We can begin to see the end of 2019, and the annual review is going to be interesting. This year probably had the most uncertainties of any year I can remember.
Trade conflicts and African swine fever were events where markets struggled to understand the implications and consequences. These events had no historical basis for comparison. Both issues were heavily tied to China, the world’s largest pork producer by far. In addition, the way trade issues were handled gave markets an “on again, off again” nature, which caused numerous waves of “optimism-pessimism” in global markets, including pork.
Lean hog futures were particularly vulnerable to such wide changes in expectations around these events. So that meant wide volatility in futures prices. As an example, December 2019 lean hog futures rose from about $65 in early March to $90 by mid-April. Then they fell back to lows of about $60 headed into the late summer.
Wide swings in futures prices do have the potential to be financially “good” to pork producers who hedge with live hog futures. Pork producers who hedge with futures are selling lean hog futures as a temporary substitute for selling cash hogs. So, timing is important. If a pork producer had sold December 2019 lean hog futures back in April at $90, then they are much better off than the current $60 to $70 at press time.
On the other hand, if they sold December 2019 lean hog futures back in March for $70, as they continued to rise to $90 into April, they would have had massive margin calls of $20 per cwt. These huge margin calls often cause producers to buy back their position and take the loss rather than continue the cash drain of margin calls. This is a common situation and would be viewed as a “bad” marketing outcome from price volatility.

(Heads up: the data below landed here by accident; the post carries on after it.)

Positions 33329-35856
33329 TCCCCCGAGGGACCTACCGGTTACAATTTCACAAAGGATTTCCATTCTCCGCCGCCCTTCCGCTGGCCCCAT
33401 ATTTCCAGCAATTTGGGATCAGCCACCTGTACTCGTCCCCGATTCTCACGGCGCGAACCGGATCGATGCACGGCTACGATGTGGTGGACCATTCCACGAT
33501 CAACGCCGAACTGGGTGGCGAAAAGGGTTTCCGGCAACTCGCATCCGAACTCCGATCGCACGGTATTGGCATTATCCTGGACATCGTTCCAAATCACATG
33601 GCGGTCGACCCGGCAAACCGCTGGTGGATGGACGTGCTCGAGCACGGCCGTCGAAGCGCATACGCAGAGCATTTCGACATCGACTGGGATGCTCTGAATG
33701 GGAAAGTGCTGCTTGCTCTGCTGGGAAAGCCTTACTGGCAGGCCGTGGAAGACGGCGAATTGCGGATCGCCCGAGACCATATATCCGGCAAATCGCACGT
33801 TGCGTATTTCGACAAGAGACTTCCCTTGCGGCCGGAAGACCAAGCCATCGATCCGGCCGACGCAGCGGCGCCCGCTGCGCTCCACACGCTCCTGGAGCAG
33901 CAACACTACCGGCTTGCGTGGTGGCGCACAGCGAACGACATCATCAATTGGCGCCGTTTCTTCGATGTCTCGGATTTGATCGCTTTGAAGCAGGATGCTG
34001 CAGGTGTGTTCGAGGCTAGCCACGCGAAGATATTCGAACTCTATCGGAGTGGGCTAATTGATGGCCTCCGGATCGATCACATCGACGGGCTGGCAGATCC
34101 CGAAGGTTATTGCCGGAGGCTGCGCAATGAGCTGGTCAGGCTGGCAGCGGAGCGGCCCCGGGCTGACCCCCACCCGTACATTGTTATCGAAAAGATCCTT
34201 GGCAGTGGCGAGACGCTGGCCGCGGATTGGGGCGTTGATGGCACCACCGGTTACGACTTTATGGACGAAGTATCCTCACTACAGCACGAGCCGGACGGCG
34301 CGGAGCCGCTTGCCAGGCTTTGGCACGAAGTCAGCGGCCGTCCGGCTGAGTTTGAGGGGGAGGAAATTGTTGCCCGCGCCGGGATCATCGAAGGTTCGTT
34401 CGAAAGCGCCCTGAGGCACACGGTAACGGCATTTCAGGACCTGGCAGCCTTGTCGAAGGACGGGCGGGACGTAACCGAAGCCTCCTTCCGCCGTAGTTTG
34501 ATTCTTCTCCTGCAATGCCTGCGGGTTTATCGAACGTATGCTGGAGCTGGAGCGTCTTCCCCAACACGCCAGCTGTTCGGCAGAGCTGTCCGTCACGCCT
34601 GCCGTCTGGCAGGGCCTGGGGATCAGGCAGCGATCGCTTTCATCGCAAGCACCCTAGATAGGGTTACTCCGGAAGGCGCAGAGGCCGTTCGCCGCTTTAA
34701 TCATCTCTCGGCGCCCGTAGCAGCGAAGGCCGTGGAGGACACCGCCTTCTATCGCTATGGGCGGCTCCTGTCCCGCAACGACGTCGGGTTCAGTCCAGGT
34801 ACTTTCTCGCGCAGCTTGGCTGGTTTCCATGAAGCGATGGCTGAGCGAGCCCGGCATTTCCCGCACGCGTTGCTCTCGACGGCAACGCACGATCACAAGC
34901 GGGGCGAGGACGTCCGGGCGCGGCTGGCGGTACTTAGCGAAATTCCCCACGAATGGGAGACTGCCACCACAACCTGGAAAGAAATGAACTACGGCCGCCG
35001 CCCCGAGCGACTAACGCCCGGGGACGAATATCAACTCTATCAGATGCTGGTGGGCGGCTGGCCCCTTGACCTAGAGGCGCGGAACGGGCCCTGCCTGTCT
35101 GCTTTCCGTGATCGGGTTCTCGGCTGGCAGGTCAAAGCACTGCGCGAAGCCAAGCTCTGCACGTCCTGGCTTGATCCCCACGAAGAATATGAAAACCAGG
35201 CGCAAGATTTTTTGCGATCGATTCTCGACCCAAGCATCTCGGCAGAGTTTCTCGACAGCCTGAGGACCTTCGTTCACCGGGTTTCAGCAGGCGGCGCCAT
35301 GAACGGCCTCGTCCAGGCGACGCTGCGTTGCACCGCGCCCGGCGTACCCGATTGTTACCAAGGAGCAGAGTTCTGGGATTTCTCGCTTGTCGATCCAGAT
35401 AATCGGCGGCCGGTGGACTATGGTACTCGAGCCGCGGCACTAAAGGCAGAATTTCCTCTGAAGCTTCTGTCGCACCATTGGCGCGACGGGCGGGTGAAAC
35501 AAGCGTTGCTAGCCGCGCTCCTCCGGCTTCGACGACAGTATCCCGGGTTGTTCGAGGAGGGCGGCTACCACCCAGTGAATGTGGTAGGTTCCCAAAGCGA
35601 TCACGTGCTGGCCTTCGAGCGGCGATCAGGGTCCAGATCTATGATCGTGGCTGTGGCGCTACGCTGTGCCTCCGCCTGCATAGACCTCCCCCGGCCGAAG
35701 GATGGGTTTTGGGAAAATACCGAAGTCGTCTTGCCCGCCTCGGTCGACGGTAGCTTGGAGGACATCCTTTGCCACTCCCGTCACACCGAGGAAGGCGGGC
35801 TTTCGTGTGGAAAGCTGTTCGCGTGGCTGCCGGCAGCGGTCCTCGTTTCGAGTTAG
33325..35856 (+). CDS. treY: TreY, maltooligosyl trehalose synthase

Throw in weather!
A third event adding a lot of uncertainty was the impact of weather on feed prices — particularly, corn prices. December 2019 corn futures rose around $1 per bushel from early May to mid-June, from roughly $3.70 to $4.70. However, prices then fell back to the $3.70 level by late summer.
Pork producers would buy corn futures as a temporary substitute for buying cash corn. Again, timing is critical. In mid-June, pork producers might have purchased December 2019 corn futures at $4.70 as a protection against further price increase. Of course, since futures prices dropped from there, they would have had large losses of near $1 per bushel and large margin calls if they held on to those declining corn futures — clearly a “bad” outcome.
While hedging lean hog and corn futures had potential to be profitable for pork producers this year, it was a difficult year to execute the proper timing of those hedges. On the other hand, I’m sure some producers had positive results from their hedging programs.
Looking forward, the outlook continues to favor a positive tone toward stronger pork prices in 2020, along with moderate feed prices. That means a return to profitability in 2020, after a year that was near breakeven in 2019.
Hurt is a Purdue University Extension agricultural economist. He writes from West Lafayette, Ind.